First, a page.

- 12/04/2014 - Half the Sky's NICHOLAS KRISTOF / A Path Appears
- 11/25/2014 - 'Read and Share' Book Club
- 11/18/2014 - UC Berkeley Department of Theater, Dance and Performance Studies presents REGENTS' LECTURE: LUIS VALDEZ
- 11/13/2014 - Presidential Inaugural Poet RICHARD BLANCO / The Prince of Los Cocuyos
- 11/10/2014 - London's School of Life's ROMAN KRZNARIC / Empathy
Tag Archives: Norman Rockwell
It’s turkey season. Norman Rockwell’s iconic image of a turkey dinner — “Freedom from Want” — reenforces the image that the turkey we place on the table for holiday feasts should be a whole bird. However many experts, including Monica Rocchino, co-owner with her husband Aaron Rocchino of The Local Butcher Shop in Berkeley, challenges that sacred notion. Below, she explains why carving up the bird makes for a better-tasting meat. This article was originally published a year ago, one of the first stories we commissioned for the then newly launched Berkeleyside Nosh. Happy Birthday to us! And Happy Thanksgiving to you all!
Thanksgiving or Christmas Dinner is a pressure-filled meal for many of us. For those who don’t cook much throughout the year, it is a daunting task to feed family and friends, and for those who pride themselves on being excellent cooks, there are grand expectations!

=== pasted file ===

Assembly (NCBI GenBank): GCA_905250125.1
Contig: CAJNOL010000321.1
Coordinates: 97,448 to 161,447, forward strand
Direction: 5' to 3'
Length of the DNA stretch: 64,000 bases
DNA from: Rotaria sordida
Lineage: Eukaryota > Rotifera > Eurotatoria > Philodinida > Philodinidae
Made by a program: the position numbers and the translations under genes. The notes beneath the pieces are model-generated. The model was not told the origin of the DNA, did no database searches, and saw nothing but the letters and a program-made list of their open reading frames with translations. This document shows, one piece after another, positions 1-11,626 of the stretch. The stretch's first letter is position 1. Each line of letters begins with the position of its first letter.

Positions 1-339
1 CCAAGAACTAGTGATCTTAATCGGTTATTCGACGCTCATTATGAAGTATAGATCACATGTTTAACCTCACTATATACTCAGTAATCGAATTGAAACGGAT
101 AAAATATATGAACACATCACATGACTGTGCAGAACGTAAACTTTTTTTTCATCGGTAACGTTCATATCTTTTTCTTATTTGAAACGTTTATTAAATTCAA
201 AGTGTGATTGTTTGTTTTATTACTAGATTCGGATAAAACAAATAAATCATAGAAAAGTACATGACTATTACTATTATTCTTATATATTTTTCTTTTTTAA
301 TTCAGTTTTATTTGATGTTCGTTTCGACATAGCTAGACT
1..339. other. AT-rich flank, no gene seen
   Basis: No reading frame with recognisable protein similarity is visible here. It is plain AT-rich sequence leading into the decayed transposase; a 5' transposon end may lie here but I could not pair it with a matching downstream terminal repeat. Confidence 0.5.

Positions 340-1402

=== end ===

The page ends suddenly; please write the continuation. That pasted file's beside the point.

Unfortunately, for both types of cooks, Norman Rockwell’s image of a turkey dinner has become the “norm” of what we expect to see on the holiday table, even if only for a brief moment before it gets carved or hacked to pieces. After spending a pretty penny on a turkey, why is it that we throw our sense of taste aside in order to present a whole bird for a minute or two at the table? The bottom line is that it is nearly impossible to cook a whole turkey and end up with perfectly cooked white and dark meat. … Continue reading »